On the whole, one major concern Nigerians have is that the president has not been talking sufficiently with them. The tide has changed, we are the Oga Citizens, our time has come and the ball is now in the court of aspirant/candidate Buhari – talk to us, convince us on what you have been doing with the power we gave you.
The second important issue about campaign promises is that candidates, pushed by public relations firms and campaign teams, tend to promise more than they can deliver, if and when elected. On assuming office, therefore, they try to tone down their promises and engage in creating justifications about the difficulty of the realities they find in the office. It is also the case that in certain situations, the nature of the problems encountered by governance teams is much worse than what they had anticipated. That might have been the case for President Buhari who assumed power after voters disgraced out the most corrupt and irresponsible government in our history. Nonetheless, he still has questions to answer because he made all the 222 promises counted in Buharimeter and most of them have not been kept.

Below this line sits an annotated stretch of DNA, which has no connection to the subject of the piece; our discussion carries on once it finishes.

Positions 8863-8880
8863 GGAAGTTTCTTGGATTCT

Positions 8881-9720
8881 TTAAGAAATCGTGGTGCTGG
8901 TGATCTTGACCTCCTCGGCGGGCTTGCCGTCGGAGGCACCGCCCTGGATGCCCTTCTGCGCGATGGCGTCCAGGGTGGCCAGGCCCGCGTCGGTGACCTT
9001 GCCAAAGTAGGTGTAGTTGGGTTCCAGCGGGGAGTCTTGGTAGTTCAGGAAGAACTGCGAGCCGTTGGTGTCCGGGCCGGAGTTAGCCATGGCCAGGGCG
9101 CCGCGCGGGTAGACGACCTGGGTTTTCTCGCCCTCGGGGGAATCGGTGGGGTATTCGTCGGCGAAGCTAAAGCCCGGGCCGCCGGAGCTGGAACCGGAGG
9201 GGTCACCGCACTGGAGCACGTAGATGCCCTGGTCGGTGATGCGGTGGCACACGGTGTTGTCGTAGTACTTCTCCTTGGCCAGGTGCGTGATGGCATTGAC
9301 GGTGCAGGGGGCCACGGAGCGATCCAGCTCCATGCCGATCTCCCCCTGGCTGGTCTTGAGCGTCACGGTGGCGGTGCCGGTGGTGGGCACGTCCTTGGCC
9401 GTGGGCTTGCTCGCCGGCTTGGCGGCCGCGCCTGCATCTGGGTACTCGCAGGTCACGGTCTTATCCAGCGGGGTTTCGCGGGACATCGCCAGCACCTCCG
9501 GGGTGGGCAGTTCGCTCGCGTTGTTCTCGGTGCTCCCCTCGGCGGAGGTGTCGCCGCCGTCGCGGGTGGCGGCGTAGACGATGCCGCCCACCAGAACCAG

It is true that citizens are not stupid and they usually have a clear idea of what is possible or impossible and what timelines are realistic. Sincere and committed politicians who have exaggerated in their campaign promises, have every right and indeed the obligation to issue reality checks to the citizenry on their programmes and issue revised timelines. The question for President Buhari is when and how did he engage Nigerians on the challenges of programme implementation, so that they could decide whether he deserves a second chance. I have heard government minders say that the president did not make 222 promises, that he only made three – security, anti-corruption and jobs for the youth. Okay fine, where exactly are we on these three items, which of course have to be broken down into details? On the whole, one major concern Nigerians have is that the president has not been talking sufficiently with them. The tide has changed, we are the Oga Citizens, our time has come and the ball is now in the court of aspirant/candidate Buhari – talk to us, convince us on what you have been doing with the power we gave you.